Man Accidentally Pitches $7.5M Hard Drive

Dennis Faas's picture

Here's a lousy way to spend a weekend: searching through the garbage dump for a hard drive containing roughly $7.5 million in bitcoins. That's the lot of poor James Howells, a Newport, England, man who accidentally threw the hard drive away.

Howells purchased about 7,500 bitcoins back in 2009, when the Internet currency was still in its infancy. Now, each bitcoin is worth an astronomical $1,000 USD, meaning Howells' bitcoin collection is worth about $7.5 million.

"Totally Forgot About Bitcoins," Man Says

Problem is, Howells -- who works in information technology (IT) -- purchased the bitcoins using an old computer. Eventually he dismantled the system and set the hard drive aside.

"I stored a couple of parts away like the hard drive, and the rest of the bits and pieces which were still working I sold for spares," Howells told the BBC.

"I kept the hard drive in a drawer in my office for three years without a second thought -- totally forgot about bitcoins all together." (Source:

Howells says he was "distracted by family life" and a move to a new house.

Eventually Howells did a little spring cleaning and ditched the old computer equipment -- including that very valuable hard drive. Not until recently did he realize just how valuable bitcoins had become.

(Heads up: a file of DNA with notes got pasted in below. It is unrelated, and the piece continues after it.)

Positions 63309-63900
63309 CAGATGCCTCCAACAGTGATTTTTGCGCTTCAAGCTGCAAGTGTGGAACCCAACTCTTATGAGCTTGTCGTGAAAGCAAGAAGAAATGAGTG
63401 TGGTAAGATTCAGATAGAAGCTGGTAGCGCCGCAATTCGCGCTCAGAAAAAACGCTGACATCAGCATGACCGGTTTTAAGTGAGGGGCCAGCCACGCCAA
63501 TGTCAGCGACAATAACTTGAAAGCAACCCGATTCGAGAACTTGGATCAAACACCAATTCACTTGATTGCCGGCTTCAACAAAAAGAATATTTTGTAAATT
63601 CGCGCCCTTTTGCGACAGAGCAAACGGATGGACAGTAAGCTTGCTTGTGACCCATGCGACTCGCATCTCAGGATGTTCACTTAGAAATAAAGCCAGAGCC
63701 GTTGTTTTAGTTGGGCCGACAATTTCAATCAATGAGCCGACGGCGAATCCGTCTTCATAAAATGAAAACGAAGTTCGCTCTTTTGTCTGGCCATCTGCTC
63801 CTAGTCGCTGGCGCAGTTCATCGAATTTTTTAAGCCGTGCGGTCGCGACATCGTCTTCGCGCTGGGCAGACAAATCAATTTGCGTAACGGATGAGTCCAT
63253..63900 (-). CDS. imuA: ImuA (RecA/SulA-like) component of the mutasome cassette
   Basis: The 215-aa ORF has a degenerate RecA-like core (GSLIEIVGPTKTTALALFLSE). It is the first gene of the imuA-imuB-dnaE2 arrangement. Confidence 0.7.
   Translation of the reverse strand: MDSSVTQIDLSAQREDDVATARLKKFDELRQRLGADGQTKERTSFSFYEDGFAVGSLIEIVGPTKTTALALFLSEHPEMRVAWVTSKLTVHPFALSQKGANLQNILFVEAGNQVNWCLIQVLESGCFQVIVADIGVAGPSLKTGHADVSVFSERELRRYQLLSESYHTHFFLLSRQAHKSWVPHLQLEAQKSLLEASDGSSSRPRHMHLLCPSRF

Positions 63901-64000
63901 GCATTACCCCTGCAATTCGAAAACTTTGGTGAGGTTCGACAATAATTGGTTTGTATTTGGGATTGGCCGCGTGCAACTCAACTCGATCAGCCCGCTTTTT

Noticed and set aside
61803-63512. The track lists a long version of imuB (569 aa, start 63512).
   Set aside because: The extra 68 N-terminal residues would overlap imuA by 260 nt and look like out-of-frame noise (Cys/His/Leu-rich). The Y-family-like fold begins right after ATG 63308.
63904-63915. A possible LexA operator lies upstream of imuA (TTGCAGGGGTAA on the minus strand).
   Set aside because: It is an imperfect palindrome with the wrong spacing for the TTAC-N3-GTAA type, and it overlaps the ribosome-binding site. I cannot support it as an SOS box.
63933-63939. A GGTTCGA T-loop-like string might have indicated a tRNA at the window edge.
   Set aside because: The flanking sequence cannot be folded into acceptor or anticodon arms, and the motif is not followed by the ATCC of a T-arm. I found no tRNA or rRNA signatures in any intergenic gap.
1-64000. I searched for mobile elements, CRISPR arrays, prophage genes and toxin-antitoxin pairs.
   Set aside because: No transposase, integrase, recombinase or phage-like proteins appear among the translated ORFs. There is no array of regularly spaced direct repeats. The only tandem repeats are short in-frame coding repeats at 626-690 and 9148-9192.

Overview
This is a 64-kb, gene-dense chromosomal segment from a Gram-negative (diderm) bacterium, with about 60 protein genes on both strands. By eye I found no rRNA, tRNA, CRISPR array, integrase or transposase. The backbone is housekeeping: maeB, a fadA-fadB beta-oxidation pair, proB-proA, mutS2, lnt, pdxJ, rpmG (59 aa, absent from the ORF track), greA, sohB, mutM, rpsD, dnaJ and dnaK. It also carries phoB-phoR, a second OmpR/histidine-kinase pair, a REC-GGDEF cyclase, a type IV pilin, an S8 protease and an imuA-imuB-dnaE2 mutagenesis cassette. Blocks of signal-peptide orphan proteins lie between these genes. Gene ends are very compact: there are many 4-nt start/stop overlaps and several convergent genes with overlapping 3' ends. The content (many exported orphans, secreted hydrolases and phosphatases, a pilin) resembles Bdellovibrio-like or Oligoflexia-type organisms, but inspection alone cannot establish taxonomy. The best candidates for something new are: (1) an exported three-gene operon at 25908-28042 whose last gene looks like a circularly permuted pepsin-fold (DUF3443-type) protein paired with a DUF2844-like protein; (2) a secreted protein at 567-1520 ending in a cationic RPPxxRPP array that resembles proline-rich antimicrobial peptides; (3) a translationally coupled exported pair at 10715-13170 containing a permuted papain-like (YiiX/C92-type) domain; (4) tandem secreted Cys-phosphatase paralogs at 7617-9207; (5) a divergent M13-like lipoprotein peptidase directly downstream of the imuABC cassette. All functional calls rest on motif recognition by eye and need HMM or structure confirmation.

"I had been hearing a few stories of a chap from Norway who had bought a number of coins for a very low price and had sold them for a high price and that's when I got back into checking the price and seeing what I'd done," Howells said.

"When I found out what the price was, the penny dropped and I realised the coins ... were on the drive I had thrown away. There was not a lot I could do." (Source:

Dump Diving a Hopeless Endeavor

In desperation Howells went to the local landfill. He soon realized that the task ahead of him was gargantuan. While he was able to narrow the location of his hard drive to one section of the dump, it's still the size of a football field.

Worse still, the landfill manager says the device could be buried under 3-4 feet of refuse. Howells hasn't completely ruled out making a try at finding the hard drive, but he's hardly hopeful.

After the landfill manager noted that most searches involve 15 to 20 people and a team of dogs, Howells said "truth is I haven't got the funds or ability to make that happen at the moment without a definite pay cheque at the end of it." (Source:

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